California has decided to start building its planned 800-mile high-speed rail system with a 65-mile segment that goes through Fresno but doesn’t connect the city with any of its large Central Valley neighbors. But that might change thanks to additional federal funding coming to the state after incoming Republican governors in Ohio and Michigan spurned rail projects planned for their states.
On December 2, the California High-Speed Rail Authority rejected proposals that would have kicked off the project either by linking Fresno with Bakersfield to the south, or with Merced to the north. Instead, the authority voted to build from an unincorporated burg called Borden, 20 miles north of Fresno, to Corcoran, 45 miles south of Fresno. Work on the $4.15 billion first segment, which will include a station in downtown Fresno and another near Hanford, is scheduled to begin in late 2012.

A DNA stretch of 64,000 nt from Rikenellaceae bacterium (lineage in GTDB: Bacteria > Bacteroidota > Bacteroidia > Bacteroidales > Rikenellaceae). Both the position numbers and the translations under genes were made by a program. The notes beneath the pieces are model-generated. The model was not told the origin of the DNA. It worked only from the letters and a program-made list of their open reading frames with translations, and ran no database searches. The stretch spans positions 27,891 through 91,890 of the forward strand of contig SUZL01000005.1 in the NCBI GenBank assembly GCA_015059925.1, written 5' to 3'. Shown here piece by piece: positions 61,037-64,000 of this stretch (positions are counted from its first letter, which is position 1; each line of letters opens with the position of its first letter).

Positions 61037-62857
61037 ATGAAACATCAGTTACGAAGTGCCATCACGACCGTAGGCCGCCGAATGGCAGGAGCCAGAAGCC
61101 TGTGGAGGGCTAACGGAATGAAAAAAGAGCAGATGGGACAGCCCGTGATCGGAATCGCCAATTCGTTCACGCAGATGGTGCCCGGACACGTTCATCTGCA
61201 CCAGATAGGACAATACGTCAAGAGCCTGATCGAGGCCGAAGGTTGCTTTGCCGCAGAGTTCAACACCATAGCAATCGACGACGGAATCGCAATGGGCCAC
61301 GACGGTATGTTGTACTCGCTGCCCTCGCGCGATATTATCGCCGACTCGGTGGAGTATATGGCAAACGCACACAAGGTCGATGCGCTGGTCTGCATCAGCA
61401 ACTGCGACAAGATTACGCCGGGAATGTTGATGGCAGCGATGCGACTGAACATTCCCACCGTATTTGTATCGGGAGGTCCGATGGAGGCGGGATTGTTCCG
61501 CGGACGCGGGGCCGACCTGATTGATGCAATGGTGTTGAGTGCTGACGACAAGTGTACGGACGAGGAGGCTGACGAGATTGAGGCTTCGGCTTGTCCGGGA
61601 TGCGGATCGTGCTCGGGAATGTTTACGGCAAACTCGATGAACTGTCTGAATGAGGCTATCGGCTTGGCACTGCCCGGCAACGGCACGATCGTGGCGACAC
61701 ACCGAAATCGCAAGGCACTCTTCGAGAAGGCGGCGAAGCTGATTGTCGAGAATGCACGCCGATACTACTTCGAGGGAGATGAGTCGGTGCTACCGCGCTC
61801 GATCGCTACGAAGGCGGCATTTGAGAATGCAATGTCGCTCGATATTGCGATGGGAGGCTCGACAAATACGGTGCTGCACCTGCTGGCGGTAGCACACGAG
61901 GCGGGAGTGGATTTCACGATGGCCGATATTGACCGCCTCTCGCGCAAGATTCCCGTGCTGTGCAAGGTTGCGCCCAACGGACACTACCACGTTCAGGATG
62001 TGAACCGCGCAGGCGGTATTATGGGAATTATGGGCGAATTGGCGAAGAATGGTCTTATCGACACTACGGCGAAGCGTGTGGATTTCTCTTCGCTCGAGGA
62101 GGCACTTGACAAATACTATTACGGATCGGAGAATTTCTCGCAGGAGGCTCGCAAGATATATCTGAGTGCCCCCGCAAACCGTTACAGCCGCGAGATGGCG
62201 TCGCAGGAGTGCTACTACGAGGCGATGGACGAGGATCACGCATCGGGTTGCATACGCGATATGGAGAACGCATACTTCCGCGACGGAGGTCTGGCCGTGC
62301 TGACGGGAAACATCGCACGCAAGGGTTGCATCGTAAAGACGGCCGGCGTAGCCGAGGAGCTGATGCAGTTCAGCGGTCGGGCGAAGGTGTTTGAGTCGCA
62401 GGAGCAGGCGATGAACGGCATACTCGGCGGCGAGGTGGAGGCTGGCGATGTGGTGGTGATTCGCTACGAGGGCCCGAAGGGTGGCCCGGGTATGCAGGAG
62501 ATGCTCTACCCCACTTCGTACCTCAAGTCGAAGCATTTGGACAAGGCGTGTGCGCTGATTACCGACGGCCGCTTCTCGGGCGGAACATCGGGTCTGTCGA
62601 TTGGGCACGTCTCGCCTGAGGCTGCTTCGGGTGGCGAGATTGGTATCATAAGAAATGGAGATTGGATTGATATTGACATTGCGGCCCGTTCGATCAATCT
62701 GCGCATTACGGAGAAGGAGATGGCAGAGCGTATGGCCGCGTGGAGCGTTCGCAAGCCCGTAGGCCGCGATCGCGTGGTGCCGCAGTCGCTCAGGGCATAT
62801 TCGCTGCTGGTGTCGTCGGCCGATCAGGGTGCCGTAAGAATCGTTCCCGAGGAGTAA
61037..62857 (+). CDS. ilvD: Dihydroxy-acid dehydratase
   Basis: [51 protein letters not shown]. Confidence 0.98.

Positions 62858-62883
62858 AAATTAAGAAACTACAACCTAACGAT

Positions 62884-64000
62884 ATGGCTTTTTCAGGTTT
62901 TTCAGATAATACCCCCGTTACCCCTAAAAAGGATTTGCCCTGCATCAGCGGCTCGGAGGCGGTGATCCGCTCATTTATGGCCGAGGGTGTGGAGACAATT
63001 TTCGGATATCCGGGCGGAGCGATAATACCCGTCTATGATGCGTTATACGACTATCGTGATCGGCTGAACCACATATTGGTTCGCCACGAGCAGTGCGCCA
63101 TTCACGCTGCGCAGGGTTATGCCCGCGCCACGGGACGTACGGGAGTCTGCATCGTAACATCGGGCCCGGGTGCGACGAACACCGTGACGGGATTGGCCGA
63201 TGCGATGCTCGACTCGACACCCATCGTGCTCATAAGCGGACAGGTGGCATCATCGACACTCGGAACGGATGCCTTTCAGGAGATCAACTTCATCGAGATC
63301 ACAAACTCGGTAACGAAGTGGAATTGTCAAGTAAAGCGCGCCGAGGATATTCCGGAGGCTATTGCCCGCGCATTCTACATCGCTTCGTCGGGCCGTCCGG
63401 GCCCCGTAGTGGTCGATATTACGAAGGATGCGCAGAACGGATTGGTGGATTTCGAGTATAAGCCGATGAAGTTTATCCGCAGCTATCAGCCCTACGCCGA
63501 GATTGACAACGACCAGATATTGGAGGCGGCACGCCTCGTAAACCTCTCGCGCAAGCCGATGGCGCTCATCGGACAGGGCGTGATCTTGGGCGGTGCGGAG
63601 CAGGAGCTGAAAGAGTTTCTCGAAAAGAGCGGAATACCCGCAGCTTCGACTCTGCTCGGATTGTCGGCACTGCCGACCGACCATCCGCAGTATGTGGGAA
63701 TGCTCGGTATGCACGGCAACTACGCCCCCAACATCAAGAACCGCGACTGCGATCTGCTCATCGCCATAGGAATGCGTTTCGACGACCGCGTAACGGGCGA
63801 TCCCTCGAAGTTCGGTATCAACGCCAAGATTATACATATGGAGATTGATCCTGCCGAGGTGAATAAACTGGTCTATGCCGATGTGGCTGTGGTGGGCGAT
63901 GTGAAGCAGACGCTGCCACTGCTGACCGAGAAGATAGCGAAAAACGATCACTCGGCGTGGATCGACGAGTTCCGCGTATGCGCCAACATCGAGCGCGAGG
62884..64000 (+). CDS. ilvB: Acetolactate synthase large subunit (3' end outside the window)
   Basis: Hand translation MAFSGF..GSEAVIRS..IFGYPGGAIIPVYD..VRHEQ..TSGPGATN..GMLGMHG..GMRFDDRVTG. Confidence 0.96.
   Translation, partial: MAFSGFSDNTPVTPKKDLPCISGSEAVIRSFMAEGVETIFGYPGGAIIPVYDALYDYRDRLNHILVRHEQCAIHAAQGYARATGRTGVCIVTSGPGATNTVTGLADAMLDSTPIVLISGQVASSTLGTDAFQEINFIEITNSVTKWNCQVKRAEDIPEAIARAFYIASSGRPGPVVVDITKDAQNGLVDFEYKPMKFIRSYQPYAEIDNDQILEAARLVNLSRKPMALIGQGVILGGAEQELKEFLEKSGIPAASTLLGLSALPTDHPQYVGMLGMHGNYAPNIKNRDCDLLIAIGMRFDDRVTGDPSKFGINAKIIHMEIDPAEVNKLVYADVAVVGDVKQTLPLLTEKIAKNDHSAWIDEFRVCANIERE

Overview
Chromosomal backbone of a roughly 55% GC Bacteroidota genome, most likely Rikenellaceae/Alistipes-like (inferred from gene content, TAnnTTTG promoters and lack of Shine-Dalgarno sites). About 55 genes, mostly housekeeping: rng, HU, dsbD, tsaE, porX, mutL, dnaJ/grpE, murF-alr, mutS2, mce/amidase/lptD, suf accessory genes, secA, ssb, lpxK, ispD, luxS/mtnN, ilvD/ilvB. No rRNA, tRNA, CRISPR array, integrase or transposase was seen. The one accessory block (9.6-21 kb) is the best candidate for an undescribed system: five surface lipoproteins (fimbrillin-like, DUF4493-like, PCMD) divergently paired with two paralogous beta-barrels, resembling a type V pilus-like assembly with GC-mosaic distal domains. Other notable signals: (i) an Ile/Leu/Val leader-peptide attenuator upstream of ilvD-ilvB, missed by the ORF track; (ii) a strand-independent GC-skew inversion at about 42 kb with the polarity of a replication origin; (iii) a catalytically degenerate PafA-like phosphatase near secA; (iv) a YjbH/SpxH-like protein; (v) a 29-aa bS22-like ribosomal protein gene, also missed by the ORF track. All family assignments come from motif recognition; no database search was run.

But a week after the authority’s unanimous vote, Ohio and Michigan’s loss became a $624 million windfall for California. And that, the authority said, could change things. The new funding, it said in a press release, “is anticipated to further construction in the Central Valley toward another urban center.”
If it goes all the way to Merced, that would please Rep. Dennis Cardoza (D-Fresno), who has railed against the plan to begin construction with what he calls a “high speed train to nowhere.” Rail officials say the first segment is merely one piece in what will be a massive project, and that the system won’t begin carrying passengers until it links San Francisco to Los Angeles anyway.
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